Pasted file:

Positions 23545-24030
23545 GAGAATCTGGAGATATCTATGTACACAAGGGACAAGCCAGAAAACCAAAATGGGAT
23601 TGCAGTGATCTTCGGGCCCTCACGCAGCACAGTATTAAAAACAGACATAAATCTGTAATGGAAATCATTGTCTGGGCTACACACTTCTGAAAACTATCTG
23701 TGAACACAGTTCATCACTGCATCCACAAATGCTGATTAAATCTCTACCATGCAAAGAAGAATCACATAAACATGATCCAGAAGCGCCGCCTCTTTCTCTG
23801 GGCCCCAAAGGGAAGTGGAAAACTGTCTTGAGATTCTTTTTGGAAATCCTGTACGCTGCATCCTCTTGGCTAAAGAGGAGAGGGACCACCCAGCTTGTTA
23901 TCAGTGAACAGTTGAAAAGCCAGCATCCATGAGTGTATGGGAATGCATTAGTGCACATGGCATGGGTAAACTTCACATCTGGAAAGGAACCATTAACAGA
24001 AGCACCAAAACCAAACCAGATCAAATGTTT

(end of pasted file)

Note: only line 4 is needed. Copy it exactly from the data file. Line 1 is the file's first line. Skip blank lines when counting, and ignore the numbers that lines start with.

23701 TGAACACAGTTCATCACTGCATCCACAAATGCTGATTAAATCTCTACCATGCAAAGAAGAATCACATAAACATGATCCAGAAGCGCCGCCTCTTTCTCTG